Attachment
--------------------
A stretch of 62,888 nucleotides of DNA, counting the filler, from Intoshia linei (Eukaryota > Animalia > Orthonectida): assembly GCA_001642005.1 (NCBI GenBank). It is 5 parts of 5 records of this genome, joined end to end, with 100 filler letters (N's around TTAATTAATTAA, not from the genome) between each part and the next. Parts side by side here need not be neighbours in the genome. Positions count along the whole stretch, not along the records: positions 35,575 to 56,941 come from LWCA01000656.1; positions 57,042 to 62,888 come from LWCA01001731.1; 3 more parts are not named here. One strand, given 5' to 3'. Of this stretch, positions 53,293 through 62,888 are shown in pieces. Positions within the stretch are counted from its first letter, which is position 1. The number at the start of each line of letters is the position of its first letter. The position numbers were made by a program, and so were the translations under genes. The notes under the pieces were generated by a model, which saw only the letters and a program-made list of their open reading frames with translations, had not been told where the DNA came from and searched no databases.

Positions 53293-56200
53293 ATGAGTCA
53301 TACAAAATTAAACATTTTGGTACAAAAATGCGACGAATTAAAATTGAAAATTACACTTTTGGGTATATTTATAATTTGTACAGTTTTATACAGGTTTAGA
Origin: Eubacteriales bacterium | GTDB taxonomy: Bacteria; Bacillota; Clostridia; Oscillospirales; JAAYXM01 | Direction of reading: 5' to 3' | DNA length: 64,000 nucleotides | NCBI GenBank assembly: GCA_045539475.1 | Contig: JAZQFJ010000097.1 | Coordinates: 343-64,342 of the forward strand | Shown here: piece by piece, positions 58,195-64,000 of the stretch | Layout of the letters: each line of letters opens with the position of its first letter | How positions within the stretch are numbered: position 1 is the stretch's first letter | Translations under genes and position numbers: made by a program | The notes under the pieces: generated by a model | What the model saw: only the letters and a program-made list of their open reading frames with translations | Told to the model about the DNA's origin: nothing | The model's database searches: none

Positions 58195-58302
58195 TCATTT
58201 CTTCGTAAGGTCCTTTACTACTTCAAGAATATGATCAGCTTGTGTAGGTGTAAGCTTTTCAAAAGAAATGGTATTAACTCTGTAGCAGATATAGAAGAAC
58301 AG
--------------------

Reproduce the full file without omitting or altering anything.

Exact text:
A stretch of 62,888 nucleotides of DNA, counting the filler, from Intoshia linei (Eukaryota > Animalia > Orthonectida): assembly GCA_001642005.1 (NCBI GenBank). It is 5 parts of 5 records of this genome, joined end to end, with 100 filler letters (N's around TTAATTAATTAA, not from the genome) between each part and the next. Parts side by side here need not be neighbours in the genome. Positions count along the whole stretch, not along the records: positions 35,575 to 56,941 come from LWCA01000656.1; positions 57,042 to 62,888 come from LWCA01001731.1; 3 more parts are not named here. One strand, given 5' to 3'. Of this stretch, positions 53,293 through 62,888 are shown in pieces. Positions within the stretch are counted from its first letter, which is position 1. The number at the start of each line of letters is the position of its first letter. The position numbers were made by a program, and so were the translations under genes. The notes under the pieces were generated by a model, which saw only the letters and a program-made list of their open reading frames with translations, had not been told where the DNA came from and searched no databases.

Positions 53293-56200
53293 ATGAGTCA
53301 TACAAAATTAAACATTTTGGTACAAAAATGCGACGAATTAAAATTGAAAATTACACTTTTGGGTATATTTATAATTTGTACAGTTTTATACAGGTTTAGA
Origin: Eubacteriales bacterium | GTDB taxonomy: Bacteria; Bacillota; Clostridia; Oscillospirales; JAAYXM01 | Direction of reading: 5' to 3' | DNA length: 64,000 nucleotides | NCBI GenBank assembly: GCA_045539475.1 | Contig: JAZQFJ010000097.1 | Coordinates: 343-64,342 of the forward strand | Shown here: piece by piece, positions 58,195-64,000 of the stretch | Layout of the letters: each line of letters opens with the position of its first letter | How positions within the stretch are numbered: position 1 is the stretch's first letter | Translations under genes and position numbers: made by a program | The notes under the pieces: generated by a model | What the model saw: only the letters and a program-made list of their open reading frames with translations | Told to the model about the DNA's origin: nothing | The model's database searches: none

Positions 58195-58302
58195 TCATTT
58201 CTTCGTAAGGTCCTTTACTACTTCAAGAATATGATCAGCTTGTGTAGGTGTAAGCTTTTCAAAAGAAATGGTATTAACTCTGTAGCAGATATAGAAGAAC
58301 AG